The first thing I saw when the door opened was a young man wearing a Patrick Ewing New York Knicks jersey, on his knees, at the altar, hands lifted high, praying. There was not an empty seat in the house. I remind you, this is twenty minutes before the prayer service started. The entire sanctuary was full and the church had already started praying before the service had started. The collective murmur of prayers being lifted up was jarring, and yet incredibly pleasing all at the same time. It washed over me in an indescribable way. I thought, is this how Heaven will be? When the congregation began to sing so loud it shook the walls, I knew, “Yes, this has to be how Heaven will be!”

There are two times in my life when I’ve been in worship services that were so loud I literally could not hear myself sing. One was when the sound was mixed so loud by the soundman it was almost unbearable. But this one was totally different. It was so loud, not because of a guy turning up knobs on a soundboard, but because the people were singing so loud and with such joy. This sound was heavenly and made you feel like you were about to leap through the roof in joy and expectation.

I learned something very important on that trip. The Holy Spirit is not geographical. The Brooklyn Tabernacle didn’t have the market covered on where God moves and where He doesn’t. It’s actually quite simple…where God’s people hunger for Him, He will respond, and He will move. I came back and weeks later started a monthly prayer service. Honestly, I didn’t think people would make the commitment to come weekly and come on Sunday also. To this day, I’m still waiting for the day when I show up to a Church Prayer Service, and there’s not an empty seat in the house because the people couldn’t wait to get there. Truthfully, for most today, a prayer service is more like something they just don’t have time for on their already busy schedule.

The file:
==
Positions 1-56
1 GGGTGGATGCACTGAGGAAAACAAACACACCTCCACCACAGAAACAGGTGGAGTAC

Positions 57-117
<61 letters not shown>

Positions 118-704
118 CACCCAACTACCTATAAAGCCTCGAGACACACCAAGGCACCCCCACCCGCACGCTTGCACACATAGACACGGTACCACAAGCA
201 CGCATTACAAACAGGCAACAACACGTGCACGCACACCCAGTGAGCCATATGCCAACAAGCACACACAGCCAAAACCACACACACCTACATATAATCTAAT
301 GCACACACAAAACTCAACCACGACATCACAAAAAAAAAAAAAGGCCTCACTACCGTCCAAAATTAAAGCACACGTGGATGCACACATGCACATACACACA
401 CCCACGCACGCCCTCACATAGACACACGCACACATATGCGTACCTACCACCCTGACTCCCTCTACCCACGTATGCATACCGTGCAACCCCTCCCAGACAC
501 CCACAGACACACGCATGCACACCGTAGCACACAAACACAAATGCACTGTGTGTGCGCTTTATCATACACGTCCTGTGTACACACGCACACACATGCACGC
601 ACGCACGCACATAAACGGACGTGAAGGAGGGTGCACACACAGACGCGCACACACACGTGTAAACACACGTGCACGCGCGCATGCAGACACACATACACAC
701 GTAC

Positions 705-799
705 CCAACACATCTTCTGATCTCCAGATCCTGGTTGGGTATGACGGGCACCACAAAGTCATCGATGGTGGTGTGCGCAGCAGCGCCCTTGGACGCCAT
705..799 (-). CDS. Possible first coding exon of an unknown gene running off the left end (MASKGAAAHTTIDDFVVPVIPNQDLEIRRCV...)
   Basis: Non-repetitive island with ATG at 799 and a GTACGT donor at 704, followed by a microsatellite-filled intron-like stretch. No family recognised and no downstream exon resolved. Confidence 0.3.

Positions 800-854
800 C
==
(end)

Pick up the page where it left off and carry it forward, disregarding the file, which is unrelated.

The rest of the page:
I will indict myself as I conclude this particular Insight. Our church currently has four scheduled Prayer Services a year. That is one per quarter. That is four out of 365 days in a year. That’s approximately 1.1% of anyone’s time. Before COVID, we were a church of about 600 people. I’m really not sure what we are now because they’re all scattered for various reasons. At our most recent prayer service this week, we had around 35-40 people. Not too bad I suppose. I know, I know, people are busy, they have schedules, they need somewhere to put their kids, and COVID is going on and people don’t want to risk it. Okay fair enough, but that’s only a little less than all we’ve ever had for a prayer service, even when things were normal…four times a year. I also know that people can pray individually wherever they are, but I’m not talking about private prayer. I’m talking about the powerful prayer that happens when believers collectively come together. Where is everyone?